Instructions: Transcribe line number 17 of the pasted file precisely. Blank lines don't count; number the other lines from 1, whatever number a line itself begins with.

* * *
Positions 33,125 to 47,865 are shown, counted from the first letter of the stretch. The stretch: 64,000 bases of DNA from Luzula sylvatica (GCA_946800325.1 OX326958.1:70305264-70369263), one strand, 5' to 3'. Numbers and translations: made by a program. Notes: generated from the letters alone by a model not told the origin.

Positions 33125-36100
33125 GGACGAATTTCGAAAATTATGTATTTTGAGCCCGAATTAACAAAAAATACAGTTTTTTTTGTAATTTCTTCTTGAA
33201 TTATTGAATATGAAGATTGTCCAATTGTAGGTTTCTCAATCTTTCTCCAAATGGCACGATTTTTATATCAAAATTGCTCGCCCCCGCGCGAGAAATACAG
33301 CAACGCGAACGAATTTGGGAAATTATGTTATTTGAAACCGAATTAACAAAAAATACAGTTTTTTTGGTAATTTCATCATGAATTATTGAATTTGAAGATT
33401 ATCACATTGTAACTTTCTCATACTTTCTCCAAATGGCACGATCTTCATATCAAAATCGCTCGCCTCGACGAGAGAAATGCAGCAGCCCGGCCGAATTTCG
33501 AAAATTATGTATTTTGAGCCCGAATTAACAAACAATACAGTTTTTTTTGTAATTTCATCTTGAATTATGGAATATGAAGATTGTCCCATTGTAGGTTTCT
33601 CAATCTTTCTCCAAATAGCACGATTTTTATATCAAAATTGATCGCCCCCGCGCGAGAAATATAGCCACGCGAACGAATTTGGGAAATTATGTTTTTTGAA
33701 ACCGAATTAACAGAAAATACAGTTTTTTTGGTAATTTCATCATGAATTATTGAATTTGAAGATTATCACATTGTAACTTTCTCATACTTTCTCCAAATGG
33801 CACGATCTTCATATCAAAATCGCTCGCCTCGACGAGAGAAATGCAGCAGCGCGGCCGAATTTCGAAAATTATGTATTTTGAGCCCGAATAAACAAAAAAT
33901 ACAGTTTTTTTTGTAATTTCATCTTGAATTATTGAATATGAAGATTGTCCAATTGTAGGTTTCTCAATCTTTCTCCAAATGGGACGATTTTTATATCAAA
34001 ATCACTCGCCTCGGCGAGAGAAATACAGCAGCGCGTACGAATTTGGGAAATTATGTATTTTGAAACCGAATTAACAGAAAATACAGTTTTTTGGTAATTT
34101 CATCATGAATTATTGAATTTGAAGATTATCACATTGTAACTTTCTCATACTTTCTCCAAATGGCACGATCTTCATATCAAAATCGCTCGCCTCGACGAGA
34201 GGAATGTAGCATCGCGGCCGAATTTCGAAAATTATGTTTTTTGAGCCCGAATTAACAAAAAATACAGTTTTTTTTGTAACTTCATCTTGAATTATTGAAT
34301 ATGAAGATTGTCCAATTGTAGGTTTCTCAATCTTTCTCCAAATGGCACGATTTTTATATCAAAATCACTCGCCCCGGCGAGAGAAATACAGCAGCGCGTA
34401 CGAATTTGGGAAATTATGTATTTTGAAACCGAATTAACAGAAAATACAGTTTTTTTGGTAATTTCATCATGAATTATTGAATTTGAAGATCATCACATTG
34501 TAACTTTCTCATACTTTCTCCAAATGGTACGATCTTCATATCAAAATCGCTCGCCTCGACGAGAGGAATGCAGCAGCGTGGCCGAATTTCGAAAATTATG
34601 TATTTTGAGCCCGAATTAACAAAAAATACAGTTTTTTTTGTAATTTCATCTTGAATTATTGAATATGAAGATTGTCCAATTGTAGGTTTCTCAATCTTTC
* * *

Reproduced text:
34501 TAACTTTCTCATACTTTCTCCAAATGGTACGATCTTCATATCAAAATCGCTCGCCTCGACGAGAGGAATGCAGCAGCGTGGCCGAATTTCGAAAATTATG